- Parts can be cheaper to redesign because you don’t have to change the tooling.
- Integrating functionality and fewer parts means that fewer parts have to be stored, simplifying logistics.
- Integrating functionality and fewer parts means that parts are larger and can be more complex so that you can charge more for them when they break.
- Integrating functionality and fewer parts mean that parts are larger and can be more complex meaning that MRO and spare parts services are simpler to operate.
- Integrating functionality and fewer parts means that parts are larger and more complex, meaning that MRO and spare parts services can make more profit by selling more expensive parts with simpler fulfillment.
- Design changes are more simple to carry out.
- Design changes are faster to carry out.
- Iterations are easier to do, especially since knock on effects on other parts can be dealt with in the one new part.
- Less parts are in transit with you paying for them as they sit on docks or in ships.
- Fewer parts mean that there is less of a risk of waiting for suppliers to fulfil orders that are blocking your progress.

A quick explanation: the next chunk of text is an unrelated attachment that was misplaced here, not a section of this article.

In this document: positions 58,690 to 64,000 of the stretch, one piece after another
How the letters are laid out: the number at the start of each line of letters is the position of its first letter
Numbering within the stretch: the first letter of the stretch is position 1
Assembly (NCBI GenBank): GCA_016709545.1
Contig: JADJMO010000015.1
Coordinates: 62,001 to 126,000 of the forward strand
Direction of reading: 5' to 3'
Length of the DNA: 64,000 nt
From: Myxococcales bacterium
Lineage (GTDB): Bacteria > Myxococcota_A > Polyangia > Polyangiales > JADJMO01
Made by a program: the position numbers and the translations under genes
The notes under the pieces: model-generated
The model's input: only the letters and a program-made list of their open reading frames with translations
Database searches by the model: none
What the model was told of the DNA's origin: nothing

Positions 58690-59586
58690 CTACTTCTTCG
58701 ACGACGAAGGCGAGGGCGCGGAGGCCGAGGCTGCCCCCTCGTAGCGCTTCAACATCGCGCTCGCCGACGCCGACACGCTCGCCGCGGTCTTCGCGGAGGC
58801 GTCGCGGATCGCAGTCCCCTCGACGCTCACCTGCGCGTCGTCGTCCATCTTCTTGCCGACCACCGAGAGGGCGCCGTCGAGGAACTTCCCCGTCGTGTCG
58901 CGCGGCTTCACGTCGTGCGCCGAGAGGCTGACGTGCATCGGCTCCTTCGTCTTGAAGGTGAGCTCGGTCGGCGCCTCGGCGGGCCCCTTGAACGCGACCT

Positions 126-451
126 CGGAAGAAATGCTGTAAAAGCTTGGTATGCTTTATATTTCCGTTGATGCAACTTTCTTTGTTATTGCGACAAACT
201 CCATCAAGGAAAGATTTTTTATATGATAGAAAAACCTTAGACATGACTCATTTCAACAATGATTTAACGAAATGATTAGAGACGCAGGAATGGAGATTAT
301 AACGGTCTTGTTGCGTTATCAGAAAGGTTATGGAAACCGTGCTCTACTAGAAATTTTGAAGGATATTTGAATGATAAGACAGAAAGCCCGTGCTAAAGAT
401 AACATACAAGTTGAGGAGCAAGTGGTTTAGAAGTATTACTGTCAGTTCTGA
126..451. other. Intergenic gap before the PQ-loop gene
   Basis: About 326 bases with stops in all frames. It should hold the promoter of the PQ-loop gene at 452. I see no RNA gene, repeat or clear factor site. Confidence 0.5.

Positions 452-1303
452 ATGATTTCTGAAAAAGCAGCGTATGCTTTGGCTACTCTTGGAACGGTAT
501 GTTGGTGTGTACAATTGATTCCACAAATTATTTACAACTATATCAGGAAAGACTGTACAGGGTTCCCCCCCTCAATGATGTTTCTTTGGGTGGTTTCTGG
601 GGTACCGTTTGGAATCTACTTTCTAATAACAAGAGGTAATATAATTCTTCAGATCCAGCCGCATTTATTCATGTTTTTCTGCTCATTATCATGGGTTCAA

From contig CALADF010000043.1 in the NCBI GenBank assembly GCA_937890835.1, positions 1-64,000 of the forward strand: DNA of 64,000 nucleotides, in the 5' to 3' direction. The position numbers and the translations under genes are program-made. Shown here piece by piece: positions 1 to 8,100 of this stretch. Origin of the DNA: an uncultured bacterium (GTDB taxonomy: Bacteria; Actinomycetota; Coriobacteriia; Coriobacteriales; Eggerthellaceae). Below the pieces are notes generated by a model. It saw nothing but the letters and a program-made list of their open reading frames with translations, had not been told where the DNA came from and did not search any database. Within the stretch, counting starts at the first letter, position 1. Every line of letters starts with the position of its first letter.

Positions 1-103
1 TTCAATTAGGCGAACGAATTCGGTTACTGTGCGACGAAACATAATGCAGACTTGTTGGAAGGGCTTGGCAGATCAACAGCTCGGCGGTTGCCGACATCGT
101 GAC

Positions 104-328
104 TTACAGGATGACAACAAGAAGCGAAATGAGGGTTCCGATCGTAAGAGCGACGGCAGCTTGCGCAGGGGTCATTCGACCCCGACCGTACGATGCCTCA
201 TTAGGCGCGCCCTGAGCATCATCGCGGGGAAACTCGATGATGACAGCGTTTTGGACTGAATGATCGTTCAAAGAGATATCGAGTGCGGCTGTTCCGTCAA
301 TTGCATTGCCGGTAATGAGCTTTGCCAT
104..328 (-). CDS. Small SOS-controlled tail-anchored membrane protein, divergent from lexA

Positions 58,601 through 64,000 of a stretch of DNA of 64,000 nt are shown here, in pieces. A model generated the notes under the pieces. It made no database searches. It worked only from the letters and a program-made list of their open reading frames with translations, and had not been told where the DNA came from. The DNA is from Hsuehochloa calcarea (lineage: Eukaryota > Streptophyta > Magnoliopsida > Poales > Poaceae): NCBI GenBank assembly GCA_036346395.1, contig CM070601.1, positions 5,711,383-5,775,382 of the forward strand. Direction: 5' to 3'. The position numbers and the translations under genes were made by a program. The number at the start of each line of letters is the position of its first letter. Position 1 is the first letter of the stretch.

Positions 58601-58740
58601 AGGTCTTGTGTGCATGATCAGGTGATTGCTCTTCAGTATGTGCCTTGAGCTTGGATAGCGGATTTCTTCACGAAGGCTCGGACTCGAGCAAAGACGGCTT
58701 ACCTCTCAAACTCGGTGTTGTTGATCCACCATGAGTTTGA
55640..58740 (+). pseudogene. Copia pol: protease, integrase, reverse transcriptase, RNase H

- Cash flow and Capex needed for new products are reduced.
- Companies can be more responsive to the market.
- Companies can more easily change a product to meet a new emerging competitor, niche or application.
- Products can be updated faster and at a lower cost.
- Time to market is improved overal.
- Fewer people will be needed overall.
- Fewer parts mean fewer service costs.
- Fewer parts could mean less time taken to replace a part which will mean less downtime overall.
- Fewer parts could mean less time to replace a part, less maintenance costs, less downtime, and fewer service visits.